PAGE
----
On September 13-14, 2012, not one but two asteroids will sweep relatively near Earth – relatively being the operative word in a solar system where space is extremely vast in contrast to the solid bodies (like Earth) that inhabit it. Neither asteroid is going to strike Earth, or even come very near us, but both are passing close enough to be interesting. Asteroid 2012 QC8 is a one-kilometer asteroid that will pass within 23 lunar distances, or within 8.7 million kilometers. Asteroid 2012 QG42 is causing more excitement – although it is smaller at only 190-430 meters (625-1,400 ft) across – because it will pass within 7.5 lunar distances, or about 2.8 million kilometers. QG42’s closest approach will come at 05:10 UTC on September 14, 2012.
This post will focus on 2012 QG42, an asteroid the size of a 14-story building. It will come closer and be relatively brighter than the other asteroid – but not nearly bright enough to see with the eye alone. For that reason, we provide a link at the bottom of this post for watching the passage online.
At its brightest, asteroid 2012 QG42 will have about the same brightness as the dwarf planet Pluto, which means it’ll about 1,000 times too faint to see with the eye. Backyard telescopes will have a tough time acquiring it, although many experienced backyard observers are bound to try. Large telescopes – equipped with ultra-sensitive CCD cameras, carefully set-up to point and track such a fast moving object – are a good bet for seeing it.
Watch online. With that said, the Slooh Space Camera is a good way to go. I’ve really come to trust Slooh on events like this one. Slooh will cover the near-approach of 2012 QG42 on the evening of September 13, 2012. You can watch online live on Slooh.com. The event is free to the public and starts at 4 p.m. PDT / 7 p.m. EDT / 2300 UTC.
If you want to see it yourself through your own telescope, be sure to check out this article at Skyandtelescope.com.
Neither asteroid has any possibility of striking Earth at this pass. But both 2012 QG42 and 2012 QC8 are reminders of the dangers of close passing asteroids. According to NASA’s Jet Propulsion Laboratory – as of September 8, 2012 – astronomers have discovered 9,150 Near-Earth objects. Those are objects whose orbits sometimes bring them into close proximity with the Earth. Some 853 of these NEOs are asteroids with a diameter of approximately 1 kilometer or larger. Also, 1,328 of these NEOs have been classified as Potentially Hazardous Asteroids (PHAs).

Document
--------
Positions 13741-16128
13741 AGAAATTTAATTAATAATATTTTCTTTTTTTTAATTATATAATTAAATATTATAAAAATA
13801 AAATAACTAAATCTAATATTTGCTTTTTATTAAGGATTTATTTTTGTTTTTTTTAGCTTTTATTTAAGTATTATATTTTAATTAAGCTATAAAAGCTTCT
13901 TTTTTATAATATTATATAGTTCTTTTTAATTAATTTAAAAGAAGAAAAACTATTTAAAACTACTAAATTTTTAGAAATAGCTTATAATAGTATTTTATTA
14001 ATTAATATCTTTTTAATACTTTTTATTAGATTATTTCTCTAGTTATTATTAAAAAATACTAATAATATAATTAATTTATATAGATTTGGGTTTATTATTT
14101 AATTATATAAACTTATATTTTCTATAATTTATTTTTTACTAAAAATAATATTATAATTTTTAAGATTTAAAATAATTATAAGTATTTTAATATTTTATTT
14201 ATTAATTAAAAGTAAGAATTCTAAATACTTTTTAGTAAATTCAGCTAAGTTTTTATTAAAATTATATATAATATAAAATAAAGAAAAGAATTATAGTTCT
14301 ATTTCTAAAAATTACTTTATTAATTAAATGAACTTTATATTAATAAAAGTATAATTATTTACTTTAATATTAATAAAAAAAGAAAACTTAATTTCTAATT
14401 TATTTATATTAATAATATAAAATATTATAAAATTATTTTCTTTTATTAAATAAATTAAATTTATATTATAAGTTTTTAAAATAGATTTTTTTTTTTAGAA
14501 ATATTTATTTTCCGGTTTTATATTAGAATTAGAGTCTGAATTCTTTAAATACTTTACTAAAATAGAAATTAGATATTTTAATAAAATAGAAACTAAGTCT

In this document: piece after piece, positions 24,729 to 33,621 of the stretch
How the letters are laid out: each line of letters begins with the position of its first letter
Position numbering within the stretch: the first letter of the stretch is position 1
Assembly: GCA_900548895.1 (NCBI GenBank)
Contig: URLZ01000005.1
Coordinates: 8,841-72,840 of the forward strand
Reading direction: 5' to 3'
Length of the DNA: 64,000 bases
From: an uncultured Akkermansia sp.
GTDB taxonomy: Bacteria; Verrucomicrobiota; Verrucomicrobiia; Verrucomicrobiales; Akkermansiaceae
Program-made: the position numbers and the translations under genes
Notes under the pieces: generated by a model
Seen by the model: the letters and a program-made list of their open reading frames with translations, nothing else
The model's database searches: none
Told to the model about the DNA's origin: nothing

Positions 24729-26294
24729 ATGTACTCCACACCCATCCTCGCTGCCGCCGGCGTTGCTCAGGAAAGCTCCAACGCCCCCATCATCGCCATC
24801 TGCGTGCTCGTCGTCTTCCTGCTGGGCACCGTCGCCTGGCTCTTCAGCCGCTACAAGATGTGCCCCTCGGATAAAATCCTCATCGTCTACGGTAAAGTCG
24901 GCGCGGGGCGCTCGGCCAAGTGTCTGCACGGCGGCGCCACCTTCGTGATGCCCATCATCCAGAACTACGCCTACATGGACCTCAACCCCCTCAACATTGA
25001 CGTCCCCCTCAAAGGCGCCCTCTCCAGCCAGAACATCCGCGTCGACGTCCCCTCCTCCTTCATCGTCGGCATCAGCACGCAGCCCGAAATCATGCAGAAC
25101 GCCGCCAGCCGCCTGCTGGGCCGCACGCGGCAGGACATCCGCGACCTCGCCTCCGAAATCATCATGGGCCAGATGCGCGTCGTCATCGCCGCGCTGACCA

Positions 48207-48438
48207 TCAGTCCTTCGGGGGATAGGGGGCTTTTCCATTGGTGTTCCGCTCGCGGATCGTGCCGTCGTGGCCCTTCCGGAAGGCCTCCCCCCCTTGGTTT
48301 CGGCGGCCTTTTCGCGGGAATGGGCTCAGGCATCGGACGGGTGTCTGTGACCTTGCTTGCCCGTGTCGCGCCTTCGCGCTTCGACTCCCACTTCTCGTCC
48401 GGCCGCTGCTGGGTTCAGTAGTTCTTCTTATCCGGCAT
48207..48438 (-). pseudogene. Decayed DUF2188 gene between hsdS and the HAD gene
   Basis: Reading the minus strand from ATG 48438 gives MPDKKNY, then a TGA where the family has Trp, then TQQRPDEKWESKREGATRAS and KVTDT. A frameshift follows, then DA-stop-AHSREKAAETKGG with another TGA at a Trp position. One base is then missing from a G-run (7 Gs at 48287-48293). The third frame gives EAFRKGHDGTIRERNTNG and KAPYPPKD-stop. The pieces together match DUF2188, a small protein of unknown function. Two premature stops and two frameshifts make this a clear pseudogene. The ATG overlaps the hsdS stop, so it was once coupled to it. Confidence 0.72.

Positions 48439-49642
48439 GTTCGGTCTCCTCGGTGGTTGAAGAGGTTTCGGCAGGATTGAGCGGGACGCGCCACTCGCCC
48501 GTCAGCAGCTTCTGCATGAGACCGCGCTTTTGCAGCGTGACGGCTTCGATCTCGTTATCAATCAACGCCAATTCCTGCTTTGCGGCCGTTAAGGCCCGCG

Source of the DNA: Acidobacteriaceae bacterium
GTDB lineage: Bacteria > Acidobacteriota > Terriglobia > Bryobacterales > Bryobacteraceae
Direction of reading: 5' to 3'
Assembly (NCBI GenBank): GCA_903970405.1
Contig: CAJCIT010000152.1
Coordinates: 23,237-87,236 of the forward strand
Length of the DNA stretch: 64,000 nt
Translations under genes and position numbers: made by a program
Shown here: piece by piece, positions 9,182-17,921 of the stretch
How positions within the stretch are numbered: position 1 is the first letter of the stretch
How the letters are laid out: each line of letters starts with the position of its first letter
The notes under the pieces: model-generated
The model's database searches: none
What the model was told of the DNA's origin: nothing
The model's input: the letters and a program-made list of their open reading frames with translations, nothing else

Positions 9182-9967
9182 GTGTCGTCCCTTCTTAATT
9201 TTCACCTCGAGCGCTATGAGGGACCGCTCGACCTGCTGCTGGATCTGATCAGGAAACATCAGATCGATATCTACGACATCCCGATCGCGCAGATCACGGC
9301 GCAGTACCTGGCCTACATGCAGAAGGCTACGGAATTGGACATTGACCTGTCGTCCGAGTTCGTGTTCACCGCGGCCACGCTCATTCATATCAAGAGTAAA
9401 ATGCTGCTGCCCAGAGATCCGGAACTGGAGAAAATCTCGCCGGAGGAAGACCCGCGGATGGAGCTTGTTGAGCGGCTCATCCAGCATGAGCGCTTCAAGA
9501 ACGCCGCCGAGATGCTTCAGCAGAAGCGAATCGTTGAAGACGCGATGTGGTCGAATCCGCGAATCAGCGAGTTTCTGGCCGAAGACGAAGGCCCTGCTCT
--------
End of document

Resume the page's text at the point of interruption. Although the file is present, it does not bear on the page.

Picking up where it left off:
This last group is defined as a near-Earth asteroid or comet larger than about 100 meters that can come closer to Earth than 0.05 Astronomical Units (1 A.U. = 1 Earth/sun distance). In other words, PHAs have orbits that sometimes bring them into close proximity to Earth. Plus they are of a size large enough to cause significant regional damage in the event of impact. None of the known PHAs is on a collision course with Earth at this time.
How many Potentially Hazardous Asteroids might be there? In June 2012, NASA released a survey suggesting that, so far, an estimated 20 to 30 percent of these objects have been found. The survey came from the Wide-field Infrared Survey Explorer (WISE) mission, called NEOWISE. The project sampled 107 PHAs to make predictions about the population as a whole. Findings indicate there are roughly 4,700 PHAs, plus or minus 1,500, with diameters larger than 330 feet (about 100 meters).
By definition, Asteroid QG42 is a Potentially Hazardous Asteroid, even though it is not headed for Earth at this time. Astronomers first spotted asteroid 2012 QG42 with the Catalina Sky Survey in Arizona on August 26, 2012.
Bottom line: Potentially hazardous asteroid QG42 will come closest to Earth on the night of September 13-14, 2012. It will pass within 7.5 lunar distances, or about 2.8 million kilometers. Asteroid 2012 QC8 will also pass Earth then, coming within 23 lunar distances, or within 8.7 million kilometers. This post gives links for seeing it with a telescope, or watching the passage online.
Deborah Byrd created the EarthSky radio series in 1991 and EarthSky.org in 1994. Today, she serves as Editor-in-Chief of this website. She has won a galaxy of awards from the broadcasting and science communities, including having an asteroid named 3505 Byrd in her honor. A science communicator and educator since 1976, Byrd believes in science as a force for good in the world and a vital tool for the 21st century. "Being an EarthSky editor is like hosting a big global party for cool nature-lovers," she says.